Browse Prior Art Database

Vector Generator Rate Control using Variable Address Resolution

IP.com Disclosure Number: IPCOM000049925D
Original Publication Date: 1982-Aug-01
Included in the Prior Art Database: 2005-Feb-09
Document File: 2 page(s) / 14K

Publishing Venue

IBM

Related People

Beausoleil, WF: AUTHOR [+2]

Abstract

Computer graphic display devices using directed-beam cathode ray tubes as the display medium often are used in a variety of applications having different requirements. Two requirements which are often in conflict are display resolution and dynamic data capacity; i.e., the desirability of precision in a display usually must be balanced against the desirability of speed, which is the primary determinant of refreshed display capacity. Circuitry which is both very fast and very precise tends to be very expensive, if /t can be built at all.

This text was extracted from a PDF file.
This is the abbreviated version, containing approximately 52% of the total text.

Page 1 of 2

Vector Generator Rate Control using Variable Address Resolution

Computer graphic display devices using directed-beam cathode ray tubes as the display medium often are used in a variety of applications having different requirements. Two requirements which are often in conflict are display resolution and dynamic data capacity; i.e., the desirability of precision in a display usually must be balanced against the desirability of speed, which is the primary determinant of refreshed display capacity. Circuitry which is both very fast and very precise tends to be very expensive, if /t can be built at all.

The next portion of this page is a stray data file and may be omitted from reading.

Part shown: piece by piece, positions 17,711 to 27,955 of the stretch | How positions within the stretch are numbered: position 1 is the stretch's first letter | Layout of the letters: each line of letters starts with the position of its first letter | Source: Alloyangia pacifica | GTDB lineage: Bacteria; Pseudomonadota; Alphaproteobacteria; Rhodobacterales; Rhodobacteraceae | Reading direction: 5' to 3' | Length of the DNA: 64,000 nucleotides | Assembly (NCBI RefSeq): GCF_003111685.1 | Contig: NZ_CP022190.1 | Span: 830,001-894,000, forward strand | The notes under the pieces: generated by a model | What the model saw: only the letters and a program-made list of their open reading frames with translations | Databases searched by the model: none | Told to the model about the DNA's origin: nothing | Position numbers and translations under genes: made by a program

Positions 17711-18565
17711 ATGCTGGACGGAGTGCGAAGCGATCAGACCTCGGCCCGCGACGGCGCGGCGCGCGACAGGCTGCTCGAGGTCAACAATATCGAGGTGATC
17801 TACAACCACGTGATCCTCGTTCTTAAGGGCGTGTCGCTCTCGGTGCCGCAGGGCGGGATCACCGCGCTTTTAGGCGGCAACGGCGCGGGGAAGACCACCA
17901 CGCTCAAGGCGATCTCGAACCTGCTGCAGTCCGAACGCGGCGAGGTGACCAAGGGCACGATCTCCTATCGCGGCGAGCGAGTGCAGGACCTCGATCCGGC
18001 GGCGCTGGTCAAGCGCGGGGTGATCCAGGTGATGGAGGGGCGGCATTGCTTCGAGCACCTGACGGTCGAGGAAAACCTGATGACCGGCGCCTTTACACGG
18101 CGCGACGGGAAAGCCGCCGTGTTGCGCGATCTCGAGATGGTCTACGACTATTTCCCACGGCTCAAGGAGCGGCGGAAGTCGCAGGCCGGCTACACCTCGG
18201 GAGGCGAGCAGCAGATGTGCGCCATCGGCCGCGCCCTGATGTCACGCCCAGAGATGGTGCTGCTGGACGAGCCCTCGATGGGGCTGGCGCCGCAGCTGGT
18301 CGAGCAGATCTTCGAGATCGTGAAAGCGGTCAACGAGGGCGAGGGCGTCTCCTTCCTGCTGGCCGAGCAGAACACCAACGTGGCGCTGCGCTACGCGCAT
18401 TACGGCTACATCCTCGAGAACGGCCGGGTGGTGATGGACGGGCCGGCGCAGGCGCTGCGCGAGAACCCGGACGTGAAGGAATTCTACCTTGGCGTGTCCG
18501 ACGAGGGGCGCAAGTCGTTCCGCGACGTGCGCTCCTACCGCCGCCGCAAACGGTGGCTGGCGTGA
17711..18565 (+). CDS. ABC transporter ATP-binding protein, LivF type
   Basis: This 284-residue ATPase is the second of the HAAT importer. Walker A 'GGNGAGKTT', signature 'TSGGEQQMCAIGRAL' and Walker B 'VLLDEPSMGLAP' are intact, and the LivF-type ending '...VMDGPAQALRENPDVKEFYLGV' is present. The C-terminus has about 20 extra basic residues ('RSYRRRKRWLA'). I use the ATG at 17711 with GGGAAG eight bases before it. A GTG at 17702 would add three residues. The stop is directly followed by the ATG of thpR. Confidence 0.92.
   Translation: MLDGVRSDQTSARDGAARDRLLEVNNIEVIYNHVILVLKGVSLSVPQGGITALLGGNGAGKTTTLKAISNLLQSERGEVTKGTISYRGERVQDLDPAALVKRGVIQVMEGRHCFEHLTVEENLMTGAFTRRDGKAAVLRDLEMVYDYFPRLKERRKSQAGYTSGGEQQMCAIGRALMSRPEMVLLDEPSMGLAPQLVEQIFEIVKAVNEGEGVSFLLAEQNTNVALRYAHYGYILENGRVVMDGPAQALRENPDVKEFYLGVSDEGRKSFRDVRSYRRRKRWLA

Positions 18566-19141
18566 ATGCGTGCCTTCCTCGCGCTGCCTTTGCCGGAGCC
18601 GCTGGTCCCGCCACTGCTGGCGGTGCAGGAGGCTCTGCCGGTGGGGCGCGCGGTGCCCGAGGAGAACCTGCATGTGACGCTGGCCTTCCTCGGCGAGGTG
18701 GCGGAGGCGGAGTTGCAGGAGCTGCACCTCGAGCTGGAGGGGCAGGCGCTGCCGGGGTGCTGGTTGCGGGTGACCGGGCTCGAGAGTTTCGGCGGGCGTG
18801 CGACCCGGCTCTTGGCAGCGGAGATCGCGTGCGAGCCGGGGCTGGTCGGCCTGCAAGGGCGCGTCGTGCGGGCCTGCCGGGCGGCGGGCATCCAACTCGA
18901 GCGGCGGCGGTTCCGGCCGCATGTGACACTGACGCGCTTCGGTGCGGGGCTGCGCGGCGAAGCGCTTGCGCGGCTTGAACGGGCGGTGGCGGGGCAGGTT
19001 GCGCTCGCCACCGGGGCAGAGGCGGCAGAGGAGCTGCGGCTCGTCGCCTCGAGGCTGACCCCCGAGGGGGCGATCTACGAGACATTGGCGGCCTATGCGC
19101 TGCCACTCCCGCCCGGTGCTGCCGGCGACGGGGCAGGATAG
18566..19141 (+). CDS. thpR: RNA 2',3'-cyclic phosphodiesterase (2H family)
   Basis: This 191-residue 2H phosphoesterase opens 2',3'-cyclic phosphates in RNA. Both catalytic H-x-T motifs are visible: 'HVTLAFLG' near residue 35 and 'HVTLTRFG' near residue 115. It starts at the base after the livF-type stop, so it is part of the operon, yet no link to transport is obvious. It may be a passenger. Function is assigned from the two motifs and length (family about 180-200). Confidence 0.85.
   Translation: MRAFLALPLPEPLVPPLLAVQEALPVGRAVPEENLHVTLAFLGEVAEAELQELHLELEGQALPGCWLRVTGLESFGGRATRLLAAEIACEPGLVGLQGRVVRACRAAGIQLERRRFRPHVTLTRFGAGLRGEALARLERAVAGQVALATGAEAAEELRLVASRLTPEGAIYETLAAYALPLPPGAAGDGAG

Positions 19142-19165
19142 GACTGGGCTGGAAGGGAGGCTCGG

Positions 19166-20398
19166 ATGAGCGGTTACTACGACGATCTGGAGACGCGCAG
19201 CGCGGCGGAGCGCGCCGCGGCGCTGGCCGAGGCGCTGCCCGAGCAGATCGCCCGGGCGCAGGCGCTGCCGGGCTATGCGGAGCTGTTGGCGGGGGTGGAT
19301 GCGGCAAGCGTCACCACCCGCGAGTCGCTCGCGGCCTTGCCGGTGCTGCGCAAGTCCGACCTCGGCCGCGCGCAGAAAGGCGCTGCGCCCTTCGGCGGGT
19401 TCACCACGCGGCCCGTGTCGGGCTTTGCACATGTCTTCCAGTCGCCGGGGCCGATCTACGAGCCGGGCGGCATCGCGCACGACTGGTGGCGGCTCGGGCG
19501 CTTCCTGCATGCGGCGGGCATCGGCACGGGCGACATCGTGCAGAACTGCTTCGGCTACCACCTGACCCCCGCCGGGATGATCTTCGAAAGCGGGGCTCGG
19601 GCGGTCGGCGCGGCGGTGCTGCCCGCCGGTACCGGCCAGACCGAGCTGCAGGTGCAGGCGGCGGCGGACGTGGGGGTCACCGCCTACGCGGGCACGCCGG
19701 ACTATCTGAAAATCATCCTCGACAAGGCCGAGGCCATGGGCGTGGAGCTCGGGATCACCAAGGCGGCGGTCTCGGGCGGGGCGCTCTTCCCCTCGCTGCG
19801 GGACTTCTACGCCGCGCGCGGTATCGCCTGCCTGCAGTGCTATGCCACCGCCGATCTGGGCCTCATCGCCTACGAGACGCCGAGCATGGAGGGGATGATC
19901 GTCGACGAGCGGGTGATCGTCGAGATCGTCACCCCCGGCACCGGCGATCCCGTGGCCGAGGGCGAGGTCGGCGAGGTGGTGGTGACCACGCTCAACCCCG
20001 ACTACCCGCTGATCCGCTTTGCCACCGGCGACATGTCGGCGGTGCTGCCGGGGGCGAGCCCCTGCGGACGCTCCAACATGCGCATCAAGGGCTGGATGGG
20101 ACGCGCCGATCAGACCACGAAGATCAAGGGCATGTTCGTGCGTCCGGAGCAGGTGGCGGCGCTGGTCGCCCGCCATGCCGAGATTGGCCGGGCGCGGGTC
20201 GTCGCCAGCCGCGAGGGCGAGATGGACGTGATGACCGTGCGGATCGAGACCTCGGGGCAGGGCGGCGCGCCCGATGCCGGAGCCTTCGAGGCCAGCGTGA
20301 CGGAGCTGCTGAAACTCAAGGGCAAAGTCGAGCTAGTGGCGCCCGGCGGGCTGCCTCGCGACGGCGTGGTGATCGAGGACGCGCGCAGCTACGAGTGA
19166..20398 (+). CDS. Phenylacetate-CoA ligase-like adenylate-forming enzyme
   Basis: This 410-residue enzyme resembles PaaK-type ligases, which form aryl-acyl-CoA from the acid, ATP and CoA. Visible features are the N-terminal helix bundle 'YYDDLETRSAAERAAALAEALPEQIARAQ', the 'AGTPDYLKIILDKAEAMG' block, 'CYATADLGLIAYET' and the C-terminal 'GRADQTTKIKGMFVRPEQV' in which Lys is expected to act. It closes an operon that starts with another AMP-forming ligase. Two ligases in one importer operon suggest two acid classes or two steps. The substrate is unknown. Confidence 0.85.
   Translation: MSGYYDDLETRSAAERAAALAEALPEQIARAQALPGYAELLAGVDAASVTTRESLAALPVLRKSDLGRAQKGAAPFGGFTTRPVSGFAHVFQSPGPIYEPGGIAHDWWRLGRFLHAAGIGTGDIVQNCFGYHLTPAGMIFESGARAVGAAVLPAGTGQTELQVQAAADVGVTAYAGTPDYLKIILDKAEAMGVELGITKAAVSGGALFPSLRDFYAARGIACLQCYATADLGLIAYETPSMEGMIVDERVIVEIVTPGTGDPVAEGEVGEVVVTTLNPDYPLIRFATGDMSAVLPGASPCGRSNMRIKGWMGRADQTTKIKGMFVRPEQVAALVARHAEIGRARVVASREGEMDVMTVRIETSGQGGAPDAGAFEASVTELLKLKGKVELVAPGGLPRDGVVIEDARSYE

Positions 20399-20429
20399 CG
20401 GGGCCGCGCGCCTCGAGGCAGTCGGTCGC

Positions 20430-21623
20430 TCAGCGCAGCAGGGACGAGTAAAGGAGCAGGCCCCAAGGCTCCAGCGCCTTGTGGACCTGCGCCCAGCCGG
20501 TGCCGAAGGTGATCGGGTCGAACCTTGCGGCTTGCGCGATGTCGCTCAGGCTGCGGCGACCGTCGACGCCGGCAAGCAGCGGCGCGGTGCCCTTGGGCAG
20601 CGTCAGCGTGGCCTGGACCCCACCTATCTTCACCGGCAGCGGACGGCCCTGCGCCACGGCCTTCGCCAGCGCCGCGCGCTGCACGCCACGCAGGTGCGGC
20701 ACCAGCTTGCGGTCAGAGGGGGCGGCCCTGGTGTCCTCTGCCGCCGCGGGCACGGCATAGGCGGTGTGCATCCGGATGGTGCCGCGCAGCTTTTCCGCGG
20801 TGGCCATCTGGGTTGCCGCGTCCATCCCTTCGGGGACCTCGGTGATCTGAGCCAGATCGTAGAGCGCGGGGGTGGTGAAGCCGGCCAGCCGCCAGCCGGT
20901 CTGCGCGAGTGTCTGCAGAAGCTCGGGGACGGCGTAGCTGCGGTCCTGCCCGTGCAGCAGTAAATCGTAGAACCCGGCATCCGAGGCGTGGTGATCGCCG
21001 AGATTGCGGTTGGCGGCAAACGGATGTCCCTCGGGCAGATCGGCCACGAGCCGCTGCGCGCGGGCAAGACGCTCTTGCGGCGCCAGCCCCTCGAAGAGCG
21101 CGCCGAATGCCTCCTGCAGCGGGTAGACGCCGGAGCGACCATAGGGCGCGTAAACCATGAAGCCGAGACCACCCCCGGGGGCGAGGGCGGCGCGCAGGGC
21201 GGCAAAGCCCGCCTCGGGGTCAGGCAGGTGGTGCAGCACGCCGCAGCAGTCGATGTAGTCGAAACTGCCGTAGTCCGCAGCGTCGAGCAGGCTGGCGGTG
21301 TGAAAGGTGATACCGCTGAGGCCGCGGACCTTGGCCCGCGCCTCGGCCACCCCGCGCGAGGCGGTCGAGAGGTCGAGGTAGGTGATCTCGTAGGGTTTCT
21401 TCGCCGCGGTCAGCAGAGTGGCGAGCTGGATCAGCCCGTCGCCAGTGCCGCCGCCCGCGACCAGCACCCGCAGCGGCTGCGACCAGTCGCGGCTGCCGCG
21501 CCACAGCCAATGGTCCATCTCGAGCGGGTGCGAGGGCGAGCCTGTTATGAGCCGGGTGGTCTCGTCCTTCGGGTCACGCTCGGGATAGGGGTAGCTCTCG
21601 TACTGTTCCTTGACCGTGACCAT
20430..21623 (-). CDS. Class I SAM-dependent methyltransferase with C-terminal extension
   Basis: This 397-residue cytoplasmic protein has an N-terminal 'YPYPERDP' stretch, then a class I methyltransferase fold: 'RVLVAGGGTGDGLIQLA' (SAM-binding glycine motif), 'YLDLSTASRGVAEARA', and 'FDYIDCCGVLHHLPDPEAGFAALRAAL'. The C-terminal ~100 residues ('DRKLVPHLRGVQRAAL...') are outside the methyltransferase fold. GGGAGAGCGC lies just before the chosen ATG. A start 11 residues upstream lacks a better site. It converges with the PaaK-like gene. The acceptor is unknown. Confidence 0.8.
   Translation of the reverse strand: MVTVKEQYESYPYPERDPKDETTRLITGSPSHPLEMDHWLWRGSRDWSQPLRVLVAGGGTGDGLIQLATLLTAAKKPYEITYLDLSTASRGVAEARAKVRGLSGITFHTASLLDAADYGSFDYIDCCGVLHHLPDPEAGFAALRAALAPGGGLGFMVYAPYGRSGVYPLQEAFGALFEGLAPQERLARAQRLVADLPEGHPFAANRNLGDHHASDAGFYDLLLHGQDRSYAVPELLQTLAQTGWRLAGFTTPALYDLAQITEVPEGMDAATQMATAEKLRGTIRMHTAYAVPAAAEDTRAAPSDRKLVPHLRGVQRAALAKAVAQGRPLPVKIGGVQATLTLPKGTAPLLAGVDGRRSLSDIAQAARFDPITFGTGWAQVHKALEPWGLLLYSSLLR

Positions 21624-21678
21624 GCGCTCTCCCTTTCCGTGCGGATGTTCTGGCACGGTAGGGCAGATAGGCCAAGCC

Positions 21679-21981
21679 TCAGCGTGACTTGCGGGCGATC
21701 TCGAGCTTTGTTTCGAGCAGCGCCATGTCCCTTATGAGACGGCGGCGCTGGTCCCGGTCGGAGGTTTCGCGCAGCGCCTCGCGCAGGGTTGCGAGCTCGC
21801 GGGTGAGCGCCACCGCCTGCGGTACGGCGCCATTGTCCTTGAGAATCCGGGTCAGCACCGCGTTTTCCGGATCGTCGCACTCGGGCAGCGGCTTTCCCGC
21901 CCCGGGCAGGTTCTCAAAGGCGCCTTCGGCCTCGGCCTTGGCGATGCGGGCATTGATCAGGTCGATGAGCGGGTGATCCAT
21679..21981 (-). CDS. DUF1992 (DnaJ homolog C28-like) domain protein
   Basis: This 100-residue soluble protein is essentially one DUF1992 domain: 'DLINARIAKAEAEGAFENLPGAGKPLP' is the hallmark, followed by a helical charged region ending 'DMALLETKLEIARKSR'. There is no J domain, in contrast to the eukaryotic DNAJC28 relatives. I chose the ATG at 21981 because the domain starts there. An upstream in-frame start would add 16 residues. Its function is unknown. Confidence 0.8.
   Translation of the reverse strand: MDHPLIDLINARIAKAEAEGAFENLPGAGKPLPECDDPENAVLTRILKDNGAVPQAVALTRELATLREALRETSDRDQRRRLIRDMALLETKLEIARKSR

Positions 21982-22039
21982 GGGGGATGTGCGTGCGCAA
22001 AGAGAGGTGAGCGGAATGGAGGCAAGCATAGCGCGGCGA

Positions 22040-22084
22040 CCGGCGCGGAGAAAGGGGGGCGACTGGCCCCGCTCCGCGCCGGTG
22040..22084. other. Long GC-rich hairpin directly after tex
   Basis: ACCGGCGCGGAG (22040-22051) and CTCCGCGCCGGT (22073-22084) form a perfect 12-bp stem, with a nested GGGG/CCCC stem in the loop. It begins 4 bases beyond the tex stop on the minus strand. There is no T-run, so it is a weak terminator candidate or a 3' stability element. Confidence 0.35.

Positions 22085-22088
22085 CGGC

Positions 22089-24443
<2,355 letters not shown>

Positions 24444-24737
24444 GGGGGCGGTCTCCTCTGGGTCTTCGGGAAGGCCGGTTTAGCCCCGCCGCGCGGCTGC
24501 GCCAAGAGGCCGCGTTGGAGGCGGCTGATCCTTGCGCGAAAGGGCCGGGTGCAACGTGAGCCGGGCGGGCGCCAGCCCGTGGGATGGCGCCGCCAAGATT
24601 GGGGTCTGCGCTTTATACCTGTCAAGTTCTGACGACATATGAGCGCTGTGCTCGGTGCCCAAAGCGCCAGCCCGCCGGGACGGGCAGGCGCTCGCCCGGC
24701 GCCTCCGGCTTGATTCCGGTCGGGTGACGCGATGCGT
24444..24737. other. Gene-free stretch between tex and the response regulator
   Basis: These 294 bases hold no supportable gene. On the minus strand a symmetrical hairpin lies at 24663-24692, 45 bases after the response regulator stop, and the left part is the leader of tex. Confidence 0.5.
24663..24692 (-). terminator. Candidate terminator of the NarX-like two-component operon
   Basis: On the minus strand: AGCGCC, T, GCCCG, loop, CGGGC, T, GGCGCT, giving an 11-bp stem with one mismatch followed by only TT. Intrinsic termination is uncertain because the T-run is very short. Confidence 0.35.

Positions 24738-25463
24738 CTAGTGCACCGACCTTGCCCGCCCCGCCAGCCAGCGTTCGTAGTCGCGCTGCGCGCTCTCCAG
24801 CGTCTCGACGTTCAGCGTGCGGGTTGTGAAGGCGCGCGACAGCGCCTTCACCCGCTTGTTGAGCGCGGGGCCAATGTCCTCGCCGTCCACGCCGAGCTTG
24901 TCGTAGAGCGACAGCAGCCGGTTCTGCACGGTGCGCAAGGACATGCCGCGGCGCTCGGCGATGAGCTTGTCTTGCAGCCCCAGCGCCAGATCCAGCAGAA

A classic example of such conflicting speed vs. precision requirements is found in display stations which use a direct-view storage tube (DVST), which is capable of displaying both stored and dynamic vectors. Stored vectors must be written at a relatively slow rate (on the order of 150 meters/second) to permit reliable operation of the storage mechanism. Dynamic (refreshed) vectors may be written more rapidly, typically at eight or ten times the stored writing rate. However, these dynamic vectors must be refreshed at 30-50 frames per second to remain visible and flicker-free, so writing speed is the major factor in determining how much dynamic data can be displayed without flicker.

It is generally true that refreshed displays provide less precision (resolution) than stored displays, so most applications that require large quantities of refreshed data have adapted to less stringent resolution requirements. On the other hand, a major advantage of stored displays, such as the DVST, is the large volume of data which may be displayed without flicker. Such large volumes almost always require high resolution to permit the user to distinguish objects. Thus, stored vectors usually need to be more precise than refreshed vectors.

The following technique provides a means of adapting a conventional high- resolution vector generator to permit much faster ve...